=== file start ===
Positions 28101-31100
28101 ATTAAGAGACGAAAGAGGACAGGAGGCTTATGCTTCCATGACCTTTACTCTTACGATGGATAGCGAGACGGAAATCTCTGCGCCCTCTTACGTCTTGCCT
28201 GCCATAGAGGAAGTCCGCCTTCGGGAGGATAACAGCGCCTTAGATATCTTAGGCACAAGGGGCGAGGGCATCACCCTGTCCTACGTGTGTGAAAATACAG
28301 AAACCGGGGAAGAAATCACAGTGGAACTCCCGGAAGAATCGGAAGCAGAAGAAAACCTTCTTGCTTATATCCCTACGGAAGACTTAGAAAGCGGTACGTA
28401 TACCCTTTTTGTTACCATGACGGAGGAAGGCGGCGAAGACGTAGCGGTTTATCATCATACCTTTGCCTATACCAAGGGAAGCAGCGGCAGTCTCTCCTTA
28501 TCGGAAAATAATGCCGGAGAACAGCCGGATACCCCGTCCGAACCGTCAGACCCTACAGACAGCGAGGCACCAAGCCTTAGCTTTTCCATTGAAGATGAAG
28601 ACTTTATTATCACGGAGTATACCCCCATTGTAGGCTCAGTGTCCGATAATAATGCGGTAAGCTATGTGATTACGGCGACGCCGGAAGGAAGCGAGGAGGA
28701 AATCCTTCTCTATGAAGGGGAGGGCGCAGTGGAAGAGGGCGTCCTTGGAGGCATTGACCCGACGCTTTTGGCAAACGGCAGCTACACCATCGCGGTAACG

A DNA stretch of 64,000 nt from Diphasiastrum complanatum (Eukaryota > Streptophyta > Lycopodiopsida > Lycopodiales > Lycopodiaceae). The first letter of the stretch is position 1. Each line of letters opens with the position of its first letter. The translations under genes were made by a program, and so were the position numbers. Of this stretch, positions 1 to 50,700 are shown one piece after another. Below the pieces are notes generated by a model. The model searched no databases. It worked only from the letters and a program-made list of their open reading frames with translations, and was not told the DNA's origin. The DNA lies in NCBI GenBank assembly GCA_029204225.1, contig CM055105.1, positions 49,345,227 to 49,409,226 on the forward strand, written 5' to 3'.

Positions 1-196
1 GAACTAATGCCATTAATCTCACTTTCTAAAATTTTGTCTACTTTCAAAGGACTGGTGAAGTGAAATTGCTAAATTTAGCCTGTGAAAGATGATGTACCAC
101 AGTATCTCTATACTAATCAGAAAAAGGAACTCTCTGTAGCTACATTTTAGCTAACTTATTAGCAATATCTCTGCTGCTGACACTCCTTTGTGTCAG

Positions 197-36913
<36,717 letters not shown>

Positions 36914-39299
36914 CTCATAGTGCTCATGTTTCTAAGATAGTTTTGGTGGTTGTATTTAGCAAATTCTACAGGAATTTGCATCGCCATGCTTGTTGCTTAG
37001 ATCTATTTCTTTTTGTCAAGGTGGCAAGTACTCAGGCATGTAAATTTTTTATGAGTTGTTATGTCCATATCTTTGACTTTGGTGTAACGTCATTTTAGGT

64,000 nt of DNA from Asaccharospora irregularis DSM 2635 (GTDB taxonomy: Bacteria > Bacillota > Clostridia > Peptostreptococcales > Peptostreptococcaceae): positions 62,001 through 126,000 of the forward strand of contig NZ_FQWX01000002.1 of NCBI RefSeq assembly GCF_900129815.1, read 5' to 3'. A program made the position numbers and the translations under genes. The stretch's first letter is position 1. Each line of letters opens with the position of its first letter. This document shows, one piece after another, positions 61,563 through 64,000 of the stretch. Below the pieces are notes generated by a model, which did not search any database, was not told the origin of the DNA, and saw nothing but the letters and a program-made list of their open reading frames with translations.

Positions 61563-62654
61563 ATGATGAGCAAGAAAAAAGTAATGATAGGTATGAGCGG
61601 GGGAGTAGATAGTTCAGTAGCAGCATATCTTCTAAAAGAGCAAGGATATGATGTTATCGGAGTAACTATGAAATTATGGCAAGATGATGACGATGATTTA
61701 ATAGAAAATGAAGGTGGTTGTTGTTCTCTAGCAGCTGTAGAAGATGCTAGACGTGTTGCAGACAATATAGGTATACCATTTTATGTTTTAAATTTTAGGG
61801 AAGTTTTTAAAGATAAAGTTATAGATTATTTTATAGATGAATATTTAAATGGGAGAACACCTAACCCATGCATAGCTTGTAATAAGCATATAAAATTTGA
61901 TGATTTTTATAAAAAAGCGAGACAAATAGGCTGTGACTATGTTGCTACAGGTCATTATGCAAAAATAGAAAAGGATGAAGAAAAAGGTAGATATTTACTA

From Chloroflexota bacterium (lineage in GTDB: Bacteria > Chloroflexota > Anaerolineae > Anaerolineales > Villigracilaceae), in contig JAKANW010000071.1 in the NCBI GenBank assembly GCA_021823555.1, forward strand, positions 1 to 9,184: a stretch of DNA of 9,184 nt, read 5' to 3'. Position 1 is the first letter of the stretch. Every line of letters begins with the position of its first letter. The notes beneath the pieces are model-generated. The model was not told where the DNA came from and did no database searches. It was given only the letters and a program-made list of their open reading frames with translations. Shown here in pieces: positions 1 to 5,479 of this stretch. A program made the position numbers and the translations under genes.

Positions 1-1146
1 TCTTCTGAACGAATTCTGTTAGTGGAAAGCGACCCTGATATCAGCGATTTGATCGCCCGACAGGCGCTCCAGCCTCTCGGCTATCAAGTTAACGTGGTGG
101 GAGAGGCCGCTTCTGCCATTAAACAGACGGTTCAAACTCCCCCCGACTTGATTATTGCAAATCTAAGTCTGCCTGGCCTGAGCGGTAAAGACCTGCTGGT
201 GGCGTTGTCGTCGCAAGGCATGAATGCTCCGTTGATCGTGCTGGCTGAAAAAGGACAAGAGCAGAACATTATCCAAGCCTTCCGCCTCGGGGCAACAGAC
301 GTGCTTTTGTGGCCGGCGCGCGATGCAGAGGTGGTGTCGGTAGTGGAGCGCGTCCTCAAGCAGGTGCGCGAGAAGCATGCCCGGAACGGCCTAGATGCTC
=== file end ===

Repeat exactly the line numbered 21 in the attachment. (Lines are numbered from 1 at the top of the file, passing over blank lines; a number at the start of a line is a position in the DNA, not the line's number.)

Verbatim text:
61601 GGGAGTAGATAGTTCAGTAGCAGCATATCTTCTAAAAGAGCAAGGATATGATGTTATCGGAGTAACTATGAAATTATGGCAAGATGATGACGATGATTTA